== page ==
Gabriel Christian: Poets Corner
Welcome to MoAD Poet’s Corner, a space where our network of poets speak to their place in the African Diaspora as it exists today. The poets featured in this series are connected to MoAD through our MoAD Lit programs, which includes Poets-in-Residence, Third Thursday Open Mic, and Authors in Conversation. Here is a space where you can nourish your soul, feel inspired, and relish in the words that narrate the African Diaspora. In the words of the late, Toni Morrison at her Nobel Prize address, “We die. That may be the meaning of life. But we do language. That may be the measure of our lives.”
indiscipline tells my black hand to
hoard it, cash – but my bank is ruptured like a gut, flatlined, zero interest. my black hand did it. stuck a thousand knives. black-
brown viscous color honey buzzy black hand, holds cash, still. green meets brown and makes brown; black consumes it all.
Nah. My debt smells like a vacant bed.
Sweat that tried to launder sheets just leaves salt. My debts grease the wall.
& what if I could owe / own nothing?
my gold, child. trickle down. throw
the bar on top of history. double down. this slipshod pyramidal union. can a once commodity self-
actualize? these are the
questions for black wealth. how to enrich the rest? the universe expands. toss a coin into the fountain; it
rusts. toss it into the
Nah. My debt rings my ulcers. Salt
from my back now seasons the chicken. My debts bloodies my nose.
or what if I could owe / own nothing?
credit score careens off a cliff smashes
up the front fender police ask the car manufacturer the credit union if they are okay oh but here black
boi blood mix with the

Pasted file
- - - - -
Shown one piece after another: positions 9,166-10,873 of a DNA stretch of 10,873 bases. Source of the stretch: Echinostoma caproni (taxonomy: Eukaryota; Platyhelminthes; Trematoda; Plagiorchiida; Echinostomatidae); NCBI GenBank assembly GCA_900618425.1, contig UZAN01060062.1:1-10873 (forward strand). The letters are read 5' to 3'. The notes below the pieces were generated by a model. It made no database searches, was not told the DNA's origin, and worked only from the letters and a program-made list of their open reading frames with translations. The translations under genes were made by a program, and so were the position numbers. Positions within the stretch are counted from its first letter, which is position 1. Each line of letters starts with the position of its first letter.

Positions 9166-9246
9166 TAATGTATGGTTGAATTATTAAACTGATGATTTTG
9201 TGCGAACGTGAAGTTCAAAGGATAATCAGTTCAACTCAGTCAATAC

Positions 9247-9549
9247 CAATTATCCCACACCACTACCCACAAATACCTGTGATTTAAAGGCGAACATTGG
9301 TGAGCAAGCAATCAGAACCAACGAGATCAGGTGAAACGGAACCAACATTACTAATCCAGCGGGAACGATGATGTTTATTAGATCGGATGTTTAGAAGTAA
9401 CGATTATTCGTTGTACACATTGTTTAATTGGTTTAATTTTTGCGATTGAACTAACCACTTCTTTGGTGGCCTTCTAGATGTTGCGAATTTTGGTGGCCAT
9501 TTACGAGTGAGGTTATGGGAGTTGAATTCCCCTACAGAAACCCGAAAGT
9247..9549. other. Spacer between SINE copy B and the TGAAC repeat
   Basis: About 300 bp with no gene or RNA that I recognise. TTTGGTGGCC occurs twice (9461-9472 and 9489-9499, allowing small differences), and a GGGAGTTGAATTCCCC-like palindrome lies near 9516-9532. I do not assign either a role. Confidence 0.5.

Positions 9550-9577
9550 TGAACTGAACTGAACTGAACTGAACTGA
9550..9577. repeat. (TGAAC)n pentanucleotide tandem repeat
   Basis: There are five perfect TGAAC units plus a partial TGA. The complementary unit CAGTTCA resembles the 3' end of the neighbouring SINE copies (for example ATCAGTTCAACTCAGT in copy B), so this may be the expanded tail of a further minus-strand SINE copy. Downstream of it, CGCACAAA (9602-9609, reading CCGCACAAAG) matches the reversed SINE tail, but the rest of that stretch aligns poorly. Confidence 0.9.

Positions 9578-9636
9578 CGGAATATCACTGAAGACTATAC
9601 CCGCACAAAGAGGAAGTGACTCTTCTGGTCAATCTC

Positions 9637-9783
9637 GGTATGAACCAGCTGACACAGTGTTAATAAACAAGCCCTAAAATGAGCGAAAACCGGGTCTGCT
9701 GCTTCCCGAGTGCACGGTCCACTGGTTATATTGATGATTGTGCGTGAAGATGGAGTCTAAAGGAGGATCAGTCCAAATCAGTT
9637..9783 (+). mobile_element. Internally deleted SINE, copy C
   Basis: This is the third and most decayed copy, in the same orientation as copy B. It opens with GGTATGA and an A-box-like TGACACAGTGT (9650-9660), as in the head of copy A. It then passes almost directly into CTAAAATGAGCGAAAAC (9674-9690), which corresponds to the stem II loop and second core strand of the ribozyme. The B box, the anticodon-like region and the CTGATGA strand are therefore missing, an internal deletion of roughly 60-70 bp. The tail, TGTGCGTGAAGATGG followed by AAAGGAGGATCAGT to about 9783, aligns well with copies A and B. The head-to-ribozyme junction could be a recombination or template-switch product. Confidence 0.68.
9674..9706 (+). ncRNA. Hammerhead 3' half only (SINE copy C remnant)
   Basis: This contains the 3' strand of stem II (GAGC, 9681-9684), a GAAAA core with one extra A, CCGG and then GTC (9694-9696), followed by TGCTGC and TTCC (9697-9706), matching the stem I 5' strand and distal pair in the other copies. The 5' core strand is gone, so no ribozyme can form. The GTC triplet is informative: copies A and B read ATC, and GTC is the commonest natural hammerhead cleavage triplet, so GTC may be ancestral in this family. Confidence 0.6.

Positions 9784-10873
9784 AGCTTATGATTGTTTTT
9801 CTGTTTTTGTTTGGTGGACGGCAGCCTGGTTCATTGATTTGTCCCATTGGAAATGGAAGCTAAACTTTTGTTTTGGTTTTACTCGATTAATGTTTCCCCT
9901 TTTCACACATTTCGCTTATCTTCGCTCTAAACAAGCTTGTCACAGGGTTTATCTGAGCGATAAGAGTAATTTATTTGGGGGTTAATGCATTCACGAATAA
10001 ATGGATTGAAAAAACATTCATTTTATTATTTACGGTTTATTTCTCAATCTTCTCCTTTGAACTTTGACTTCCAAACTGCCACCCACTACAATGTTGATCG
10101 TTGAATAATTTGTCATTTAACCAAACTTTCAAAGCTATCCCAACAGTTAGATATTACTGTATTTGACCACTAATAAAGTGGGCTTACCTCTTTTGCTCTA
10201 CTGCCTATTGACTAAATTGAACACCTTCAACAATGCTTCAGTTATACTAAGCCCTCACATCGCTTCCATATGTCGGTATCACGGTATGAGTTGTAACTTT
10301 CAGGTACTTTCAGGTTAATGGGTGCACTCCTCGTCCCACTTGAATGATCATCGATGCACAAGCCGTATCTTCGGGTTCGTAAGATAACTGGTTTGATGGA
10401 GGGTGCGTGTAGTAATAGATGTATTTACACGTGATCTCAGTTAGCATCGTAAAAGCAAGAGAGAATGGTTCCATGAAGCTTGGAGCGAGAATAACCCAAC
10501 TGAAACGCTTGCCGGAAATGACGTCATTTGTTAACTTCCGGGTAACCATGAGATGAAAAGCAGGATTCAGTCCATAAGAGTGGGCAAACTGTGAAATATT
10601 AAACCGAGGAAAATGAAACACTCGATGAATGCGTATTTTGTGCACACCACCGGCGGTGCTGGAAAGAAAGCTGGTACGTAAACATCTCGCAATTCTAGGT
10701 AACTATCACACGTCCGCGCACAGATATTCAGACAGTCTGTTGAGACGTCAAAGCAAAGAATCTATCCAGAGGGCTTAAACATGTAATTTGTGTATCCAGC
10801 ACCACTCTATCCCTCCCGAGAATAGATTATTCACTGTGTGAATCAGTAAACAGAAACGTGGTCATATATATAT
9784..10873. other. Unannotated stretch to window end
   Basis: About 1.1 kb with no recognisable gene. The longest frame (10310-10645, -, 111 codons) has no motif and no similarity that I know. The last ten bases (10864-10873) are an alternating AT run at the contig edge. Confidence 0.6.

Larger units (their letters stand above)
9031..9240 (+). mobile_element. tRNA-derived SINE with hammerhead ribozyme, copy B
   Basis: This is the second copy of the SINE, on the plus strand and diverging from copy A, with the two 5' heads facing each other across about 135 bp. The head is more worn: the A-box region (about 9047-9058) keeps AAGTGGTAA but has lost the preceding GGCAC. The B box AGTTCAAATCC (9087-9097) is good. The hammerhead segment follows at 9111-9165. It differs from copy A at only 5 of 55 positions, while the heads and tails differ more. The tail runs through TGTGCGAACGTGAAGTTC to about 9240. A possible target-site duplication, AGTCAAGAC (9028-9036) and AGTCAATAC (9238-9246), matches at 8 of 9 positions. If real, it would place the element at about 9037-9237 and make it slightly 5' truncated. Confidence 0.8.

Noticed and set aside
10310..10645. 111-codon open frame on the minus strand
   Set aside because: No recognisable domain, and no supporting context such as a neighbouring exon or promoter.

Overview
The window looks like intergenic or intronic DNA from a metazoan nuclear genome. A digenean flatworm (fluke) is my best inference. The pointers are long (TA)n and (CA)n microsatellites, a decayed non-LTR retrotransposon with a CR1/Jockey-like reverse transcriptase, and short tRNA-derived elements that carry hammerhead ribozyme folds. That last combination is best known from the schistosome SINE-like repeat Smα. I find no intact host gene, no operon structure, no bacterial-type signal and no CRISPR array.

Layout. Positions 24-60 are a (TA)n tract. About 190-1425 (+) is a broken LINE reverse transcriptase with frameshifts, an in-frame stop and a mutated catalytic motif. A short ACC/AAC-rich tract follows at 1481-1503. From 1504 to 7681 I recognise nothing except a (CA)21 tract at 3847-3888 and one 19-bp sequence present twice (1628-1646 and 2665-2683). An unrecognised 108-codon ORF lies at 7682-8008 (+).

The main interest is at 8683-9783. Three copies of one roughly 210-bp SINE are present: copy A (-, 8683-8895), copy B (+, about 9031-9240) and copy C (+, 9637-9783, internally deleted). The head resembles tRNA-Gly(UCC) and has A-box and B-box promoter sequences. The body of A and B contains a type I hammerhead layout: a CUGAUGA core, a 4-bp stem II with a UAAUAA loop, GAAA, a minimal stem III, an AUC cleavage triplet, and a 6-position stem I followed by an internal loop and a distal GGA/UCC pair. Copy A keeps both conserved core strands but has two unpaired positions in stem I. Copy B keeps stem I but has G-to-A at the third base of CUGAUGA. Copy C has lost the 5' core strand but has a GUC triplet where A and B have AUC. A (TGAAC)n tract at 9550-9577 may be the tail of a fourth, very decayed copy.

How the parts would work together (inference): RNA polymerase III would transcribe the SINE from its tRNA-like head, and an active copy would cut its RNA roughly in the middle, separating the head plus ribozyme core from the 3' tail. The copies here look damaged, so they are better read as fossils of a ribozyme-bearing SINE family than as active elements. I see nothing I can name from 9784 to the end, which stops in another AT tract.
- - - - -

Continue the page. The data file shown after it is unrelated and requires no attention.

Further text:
gasoline now he nightrider un/living un/dead scraping up the road asphalt under keratin nailing his
home together with
Nah. Mine debt got a short lifespan.
Call in a favor or a loan. Mine debt goes out with the compost. Aerates the soil. Irrigates the crops. Or
floods up the pavement.
Visions the duplex & pulls out the bodies from the cellar. Nah. I got a debit card.
but what if I could owe / own nothing.
The process of allowing an identifier like “BlaQ” to seep into my skin instigates an honest purge of commodity art from my personal mission. So where does that leave the Work? Not art for art’s sake, not in a vacuum. The work I make now is socially-engaged and instructive, but not community art nor didactic. It is gathering but not quite rally. It is open mouth but not quite song. Most importantly, it is blissfully flawful. These thresholds that blackness and queerness allow me to toe are my survival spaces, where I can hum without quite the right words, with hair mussy and a kiss-sour taste on the lip.
Gabriel Christian is an increasingly amorphous artist bred in New York City and baking in Oakland. Their work metabolizes the vernaculars within BlaQ diaspora –– futurity, afrovivalism, faggotry –– through body-based live performance and poetics; moreover, they feel the bio to be an unfortunate by-product of capitalistic modes like chattel slavery.
Follow Gabriel Christian on Instagram.
Categories: MoAD Lit